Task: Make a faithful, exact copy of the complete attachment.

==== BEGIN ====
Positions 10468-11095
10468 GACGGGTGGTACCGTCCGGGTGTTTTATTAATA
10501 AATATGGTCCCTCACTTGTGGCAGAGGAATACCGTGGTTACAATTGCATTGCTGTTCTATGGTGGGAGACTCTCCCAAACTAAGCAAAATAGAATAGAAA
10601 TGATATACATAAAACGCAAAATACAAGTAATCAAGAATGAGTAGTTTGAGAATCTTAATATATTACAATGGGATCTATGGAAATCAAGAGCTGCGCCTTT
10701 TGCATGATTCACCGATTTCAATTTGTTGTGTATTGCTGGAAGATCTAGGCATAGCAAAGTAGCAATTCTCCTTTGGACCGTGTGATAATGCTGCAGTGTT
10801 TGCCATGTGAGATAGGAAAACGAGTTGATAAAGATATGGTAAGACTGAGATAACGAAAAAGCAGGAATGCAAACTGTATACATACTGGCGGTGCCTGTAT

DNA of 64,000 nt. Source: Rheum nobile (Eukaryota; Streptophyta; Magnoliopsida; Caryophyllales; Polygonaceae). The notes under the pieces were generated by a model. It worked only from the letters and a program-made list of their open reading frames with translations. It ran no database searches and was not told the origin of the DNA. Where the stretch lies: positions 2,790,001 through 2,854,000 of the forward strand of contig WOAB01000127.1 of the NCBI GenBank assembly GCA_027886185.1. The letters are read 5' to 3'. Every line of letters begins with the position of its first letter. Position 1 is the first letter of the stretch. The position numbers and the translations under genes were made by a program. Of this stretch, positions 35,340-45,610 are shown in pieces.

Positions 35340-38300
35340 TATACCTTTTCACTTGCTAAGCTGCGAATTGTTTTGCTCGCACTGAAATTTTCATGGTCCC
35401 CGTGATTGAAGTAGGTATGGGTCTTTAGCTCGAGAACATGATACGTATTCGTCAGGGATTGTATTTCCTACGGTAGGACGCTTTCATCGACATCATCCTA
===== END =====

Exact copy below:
Positions 10468-11095
10468 GACGGGTGGTACCGTCCGGGTGTTTTATTAATA
10501 AATATGGTCCCTCACTTGTGGCAGAGGAATACCGTGGTTACAATTGCATTGCTGTTCTATGGTGGGAGACTCTCCCAAACTAAGCAAAATAGAATAGAAA
10601 TGATATACATAAAACGCAAAATACAAGTAATCAAGAATGAGTAGTTTGAGAATCTTAATATATTACAATGGGATCTATGGAAATCAAGAGCTGCGCCTTT
10701 TGCATGATTCACCGATTTCAATTTGTTGTGTATTGCTGGAAGATCTAGGCATAGCAAAGTAGCAATTCTCCTTTGGACCGTGTGATAATGCTGCAGTGTT
10801 TGCCATGTGAGATAGGAAAACGAGTTGATAAAGATATGGTAAGACTGAGATAACGAAAAAGCAGGAATGCAAACTGTATACATACTGGCGGTGCCTGTAT

DNA of 64,000 nt. Source: Rheum nobile (Eukaryota; Streptophyta; Magnoliopsida; Caryophyllales; Polygonaceae). The notes under the pieces were generated by a model. It worked only from the letters and a program-made list of their open reading frames with translations. It ran no database searches and was not told the origin of the DNA. Where the stretch lies: positions 2,790,001 through 2,854,000 of the forward strand of contig WOAB01000127.1 of the NCBI GenBank assembly GCA_027886185.1. The letters are read 5' to 3'. Every line of letters begins with the position of its first letter. Position 1 is the first letter of the stretch. The position numbers and the translations under genes were made by a program. Of this stretch, positions 35,340-45,610 are shown in pieces.

Positions 35340-38300
35340 TATACCTTTTCACTTGCTAAGCTGCGAATTGTTTTGCTCGCACTGAAATTTTCATGGTCCC
35401 CGTGATTGAAGTAGGTATGGGTCTTTAGCTCGAGAACATGATACGTATTCGTCAGGGATTGTATTTCCTACGGTAGGACGCTTTCATCGACATCATCCTA